Not long got back from my first ever ALT-C conference – this year held at the University of Leeds. It was a great opportunity to network and meet people who I follow on twitter in real life! Anyway, I took pages of notes so I’d better get them typed up fast before I forget everything!
We were first welcomed by John Cook and the Lord Mayor of Leeds (wearing serious bling!) This was followed by Miguel Brechner, who is the President of the Uruguayan Centre for Technology and Social Inclusion. What he showed us was astounding! His task (Plan Ceibal) was to make sure that every child and teacher in Uruguay had their own laptop – and access to the internet (see BBC report here)!
- 1 laptop per child – all thought it was a dream!
- Main reasons for for doing it: Equality – Learning – Technology
- Fear from the teachers was the biggest problem
- On reflection – IT WAS WORTHWHILE!
- Children became more motivated & poorer children watched less TV – parents were also using the laptops and therefore ‘up-skilling’
- The role of the teacher has changed – they have stopped being ‘wikis of information’ and more like mentors and motivators.
- The schools have now become the centers of activity in the community
- To own a netbook was a privileged – now it is a RIGHT!
- ‘The journey is the reward’ – in some houses there are more computers than beds! Some schools have no electricity – but great broadband!
I don’t think that Solent is quite ready for putting all our stuff in the cloud. We have a lot of open source systems that we like to look after and customise – but there’s no reason why we can promote the use of these tools to our students. I mean, hey, I use blogger, google docs, google plus and their search engine! Google have a range of apps just for education:
They also did little bit of ‘showboating’:
This session looked at ways in which technology was being used to enhance teaching and learning and comprised of four short papers:
1. ePortfolios in Teacher Training – friend or foe
At Nottingham Trent uni they looked at giving all their trainee teachers an ePortfolio where they cans tore their ‘stuff’ and develop their resources in.
- The idea was to develop authentic evidence
- Given formative feedback throughout the year
- project looked specifically at teacher transition from trainee to QTS year
- CPD logging is changing in schools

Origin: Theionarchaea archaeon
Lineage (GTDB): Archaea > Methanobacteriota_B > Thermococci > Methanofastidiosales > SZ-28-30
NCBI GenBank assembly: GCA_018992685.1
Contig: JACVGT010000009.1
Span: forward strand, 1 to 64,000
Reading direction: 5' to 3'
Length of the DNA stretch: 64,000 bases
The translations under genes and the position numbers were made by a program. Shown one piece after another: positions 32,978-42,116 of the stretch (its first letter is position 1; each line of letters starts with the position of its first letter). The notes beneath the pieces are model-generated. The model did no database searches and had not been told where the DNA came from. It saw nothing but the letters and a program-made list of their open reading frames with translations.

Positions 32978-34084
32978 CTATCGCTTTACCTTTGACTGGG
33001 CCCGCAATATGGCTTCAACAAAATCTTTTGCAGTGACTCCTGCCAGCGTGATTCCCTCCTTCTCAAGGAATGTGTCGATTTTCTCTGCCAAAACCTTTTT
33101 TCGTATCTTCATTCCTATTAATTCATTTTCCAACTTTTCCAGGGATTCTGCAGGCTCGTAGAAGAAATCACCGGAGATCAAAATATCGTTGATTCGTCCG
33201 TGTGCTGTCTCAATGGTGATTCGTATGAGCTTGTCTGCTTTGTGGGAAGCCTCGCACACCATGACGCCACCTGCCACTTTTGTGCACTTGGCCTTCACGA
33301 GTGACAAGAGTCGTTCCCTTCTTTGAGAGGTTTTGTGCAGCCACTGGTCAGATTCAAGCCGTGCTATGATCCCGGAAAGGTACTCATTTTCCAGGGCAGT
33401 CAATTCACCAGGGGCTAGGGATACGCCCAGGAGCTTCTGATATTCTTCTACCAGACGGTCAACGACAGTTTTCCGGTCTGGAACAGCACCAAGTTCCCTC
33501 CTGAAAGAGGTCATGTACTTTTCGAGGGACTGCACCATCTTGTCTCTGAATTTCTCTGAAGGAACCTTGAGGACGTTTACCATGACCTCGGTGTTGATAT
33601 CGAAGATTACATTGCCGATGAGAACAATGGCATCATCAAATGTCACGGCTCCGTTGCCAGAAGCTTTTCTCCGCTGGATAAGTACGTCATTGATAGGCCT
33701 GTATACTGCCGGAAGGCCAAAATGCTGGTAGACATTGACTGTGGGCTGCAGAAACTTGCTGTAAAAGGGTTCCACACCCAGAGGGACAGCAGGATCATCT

- See Bandura – self-efficacy theory and self regulated learning
- See Lave’s Situated Learning Theory
- Students wanted to continue using their ePortfolios after graduation
- Tool used: 1 moodle page per student
2. iPads for giving feedback
At Middlesex Uni all assessments must be submitted online and feedback to be returned online. The Learning Tech team got 5 iPads and put out a call for staff to come up with ideas of how they will use them eg: Feedback on a poster presentation – recorded audio.
- Decided on iPads as they are the ‘new in thing’ – and were loved by the 5 academics
- tutors even used the iPads for other things
- Many tutors ended up buying their own at the end of the project
- Issue – they only had the wifi version – and they needed the internet the whole time! 3G would have been better but who would have paid for them?
- iPads were great for reading dissertations and other long essays – text can be annotated and highlighted
- surprisingly the staff ‘wanted training!’ and FLASH!
3. Promotion of Audio Feedback
Sheffield Hallum uni have been trying to encourage their staff and students to use the recorders built into their phones to record feedback conversations and assessment reviewing.
- See Hounsell et al integrated extrinsic and intrinsic motivation
- With the shift in working conditions, staff have been asked to work ‘smarter’ – using recorders they can give more in-depth feedback in a cheaper and innovative way
- Different types of media-enhanced feedback: Audio, Video, Screencast
- Students love it as it’s personal and clear
4. JISC Techdis HEAT Scheme
This scheme aims to promote and provide grants for projects that look into the use of technology to assist those with accessibility issues. It stands for ‘Higher Education Assistive Technology Scheme’.
- 8-10% of all HE students are registered disabled – so that’s 240,000!
- The project is aimed at: teachers/lecturers, library staff, career and employability officers, staff developers and IT Specialists.
- Great software to look at: Comic Strip
- Next round of funding could be available soon.
Learning Powered by Technology
This session was streamed live using Adobe Connect Pro – a product that we use at Solent – and presented by Karen Cator (the Director of the Office of Educational Technology at the US Dept of Education).
She started off talking about education and that it was it’s ‘internet moment’. During the SuperBowl so many people tuned in just for the adverts. The adverts were cleverly designed so that people would ‘share’ them online using social media to spread their message. Such examples included the car ad below:
- There is so much exciting stuff happening outside of education
- we have 24/7 access to the internet in our pockets!
- there are so many opportunities for social interaction where learning can take place
- Military – says that ‘Technology is a force multiplier’
- National Education Tech Plan – how can we create an interconnected teaching profession? How can we ensure that everyone has access to what they need exactly at the point they need it?
- How can we make things more transparent and portable (ePortfolios?)
- We need to create more deep, engaging and compelling assessments – not the fluffy crap that they’re used to at the mo!